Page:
This is one in a series of four articles, in a collaboration between Law Office of Lisa A. Vance founder Lisa Vance and Dr. Becky Davenport, founder of the San Antonio-based Institute of Couple and Family Enhancement, looking at parenting plans in divorce decrees from a child’s perspective.
Bexar County’s standing orders – which judges often adopt by default when hearing divorce cases – don’t adequately account for what children need from their parents at different age levels, especially after divorce. We’re addressing four different age groups in order to help parents going through divorce think about what their children need.
Teenagers are obviously more mature and more independent than any of the previous groups of children we’ve talked about, but it’s not necessarily an easier age group.
In parenting teens, there’s a balance that should be sought. On one hand, there’s the combination of structure and guidance that teenagers need as they’re moving toward adulthood. They are still kids though, ultimately, having ongoing needs for bonding and nurturance and connection. There’s the danger of emphasizing one extreme or the other, versus really recognizing the balance between the two.
One co-parenting challenge, similar to what presents itself with three-to-six year olds, is keeping consistency in rules. Sometimes, there’s a dynamic in which one parent focuses on fun and relaxes rules, while the other parent is left to enforce homework and rules and navigating the emotions of puberty. While we might refer to this as a “weekend Disneyland dad,” know that either parent can be the “fun” or the “mean” parent, and the different approaches can manifest regardless of how much time a parent has with his or her children.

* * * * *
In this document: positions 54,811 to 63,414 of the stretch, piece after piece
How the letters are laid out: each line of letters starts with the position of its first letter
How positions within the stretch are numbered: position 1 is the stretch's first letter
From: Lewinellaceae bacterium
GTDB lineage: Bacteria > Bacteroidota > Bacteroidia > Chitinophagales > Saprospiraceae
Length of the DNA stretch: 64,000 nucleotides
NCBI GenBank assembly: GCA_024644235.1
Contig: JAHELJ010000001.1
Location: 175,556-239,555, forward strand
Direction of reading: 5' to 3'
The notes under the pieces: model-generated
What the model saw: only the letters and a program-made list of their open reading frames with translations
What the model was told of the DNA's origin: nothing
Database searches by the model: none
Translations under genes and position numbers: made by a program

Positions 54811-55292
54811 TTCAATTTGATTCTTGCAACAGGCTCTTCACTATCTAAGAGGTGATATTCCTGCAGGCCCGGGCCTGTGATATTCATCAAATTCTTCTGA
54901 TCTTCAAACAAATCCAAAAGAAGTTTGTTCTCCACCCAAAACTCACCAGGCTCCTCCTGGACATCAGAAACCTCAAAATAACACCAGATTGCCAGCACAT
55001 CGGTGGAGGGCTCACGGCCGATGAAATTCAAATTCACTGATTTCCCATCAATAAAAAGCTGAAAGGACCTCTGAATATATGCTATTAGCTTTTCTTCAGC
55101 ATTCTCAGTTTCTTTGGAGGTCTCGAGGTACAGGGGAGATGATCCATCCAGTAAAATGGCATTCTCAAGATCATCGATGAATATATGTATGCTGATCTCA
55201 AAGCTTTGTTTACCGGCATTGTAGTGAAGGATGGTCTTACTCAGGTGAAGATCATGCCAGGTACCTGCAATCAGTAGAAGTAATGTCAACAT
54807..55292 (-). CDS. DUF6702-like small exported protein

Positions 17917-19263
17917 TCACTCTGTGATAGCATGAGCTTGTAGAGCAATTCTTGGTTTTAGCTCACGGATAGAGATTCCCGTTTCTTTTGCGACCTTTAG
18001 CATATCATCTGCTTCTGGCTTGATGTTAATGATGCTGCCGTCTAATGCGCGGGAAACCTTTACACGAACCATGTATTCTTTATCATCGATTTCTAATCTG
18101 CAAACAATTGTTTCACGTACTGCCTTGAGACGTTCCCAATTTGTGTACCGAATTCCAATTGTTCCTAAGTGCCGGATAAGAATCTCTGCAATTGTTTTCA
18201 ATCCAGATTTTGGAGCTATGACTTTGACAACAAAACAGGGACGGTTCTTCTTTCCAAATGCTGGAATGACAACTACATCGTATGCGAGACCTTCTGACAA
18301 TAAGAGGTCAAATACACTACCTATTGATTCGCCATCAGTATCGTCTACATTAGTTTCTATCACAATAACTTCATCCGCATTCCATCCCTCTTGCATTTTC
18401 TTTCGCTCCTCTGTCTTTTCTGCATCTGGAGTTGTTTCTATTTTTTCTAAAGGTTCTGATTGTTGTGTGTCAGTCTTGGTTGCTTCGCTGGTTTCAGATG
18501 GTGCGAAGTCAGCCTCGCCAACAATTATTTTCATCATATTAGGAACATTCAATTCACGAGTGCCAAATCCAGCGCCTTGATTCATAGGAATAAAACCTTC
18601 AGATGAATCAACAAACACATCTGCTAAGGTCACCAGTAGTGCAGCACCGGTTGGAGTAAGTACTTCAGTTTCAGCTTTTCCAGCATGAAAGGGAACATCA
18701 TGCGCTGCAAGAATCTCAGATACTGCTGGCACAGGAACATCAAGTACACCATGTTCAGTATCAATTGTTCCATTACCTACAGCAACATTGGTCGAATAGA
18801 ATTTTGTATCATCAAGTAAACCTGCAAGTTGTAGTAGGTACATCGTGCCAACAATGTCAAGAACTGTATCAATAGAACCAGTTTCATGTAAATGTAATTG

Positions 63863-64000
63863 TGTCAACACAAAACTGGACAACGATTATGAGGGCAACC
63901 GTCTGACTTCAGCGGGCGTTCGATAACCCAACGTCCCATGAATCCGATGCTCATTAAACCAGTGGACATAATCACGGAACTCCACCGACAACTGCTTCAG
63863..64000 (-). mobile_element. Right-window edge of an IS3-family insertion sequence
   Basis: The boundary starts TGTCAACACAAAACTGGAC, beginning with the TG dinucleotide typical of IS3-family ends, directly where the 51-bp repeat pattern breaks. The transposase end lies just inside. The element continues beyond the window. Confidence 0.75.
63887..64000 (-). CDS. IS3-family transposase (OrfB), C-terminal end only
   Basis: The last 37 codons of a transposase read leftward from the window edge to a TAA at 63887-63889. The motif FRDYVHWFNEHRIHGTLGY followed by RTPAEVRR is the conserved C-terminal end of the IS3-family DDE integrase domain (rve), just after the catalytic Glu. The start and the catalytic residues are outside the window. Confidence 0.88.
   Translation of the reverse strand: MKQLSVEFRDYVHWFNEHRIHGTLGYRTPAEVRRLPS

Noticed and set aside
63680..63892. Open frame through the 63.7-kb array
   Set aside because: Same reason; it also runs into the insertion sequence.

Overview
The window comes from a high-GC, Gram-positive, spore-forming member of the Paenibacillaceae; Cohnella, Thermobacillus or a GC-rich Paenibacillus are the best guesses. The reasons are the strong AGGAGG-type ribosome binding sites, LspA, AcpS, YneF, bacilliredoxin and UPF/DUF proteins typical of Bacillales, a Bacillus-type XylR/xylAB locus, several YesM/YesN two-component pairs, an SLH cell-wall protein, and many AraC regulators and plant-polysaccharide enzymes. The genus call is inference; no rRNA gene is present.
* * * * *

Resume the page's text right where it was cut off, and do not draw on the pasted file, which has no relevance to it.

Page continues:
Some parents, by contrast, aren’t involved enough to be aware of those nuances – they might not enforce homework deadlines or college application deadlines because they’re not aware when those are or that they even exist.
This is also an age in which puberty becomes an even more pronounced factors in children’s lives, when boys should be asking questions of their fathers and girls should be asking questions of their mothers. When those issues come up, of course, doesn’t always coincide with the calendar and the parenting schedule. So it certainly helps for each parent to have flexibility when a child needs to talk to the other parent.
There is also a provision in the Texas Family Code regarding children making their wishes known about where they want to live, which undergoes a subtle yet important shift.
According to Section 153.009, “In a nonjury trial or at a hearing, on the application of a party, the amicus attorney, or the attorney ad litem for the child, the court shall interview in chambers a child 12 years of age or older and may interview in chambers a child under 12 years of age to determine the child’s wishes as to conservatorship or as to the person who shall have the exclusive right to determine the child’s primary residence.”
It’s best, of course, if parents can make a determination that serves their children best and the children are satisfied with the arrangement. But this is something to be mindful of when determining a parenting plan, especially if it’s a divorce involving older children.
No matter what age your children are, they need their parents to be engaged and aware of what their needs are. Though judges today know that it’s important for both parents to be involved in the lives of their children after divorce, they’re not experts on child development, and they know far less about the children impacted by a divorce than their parents. Therefore, it’s important for parents to be involved and as cooperative as possible in forging a parenting plan – and in doing so, to think about what their children need as they move from phase to phase of their development.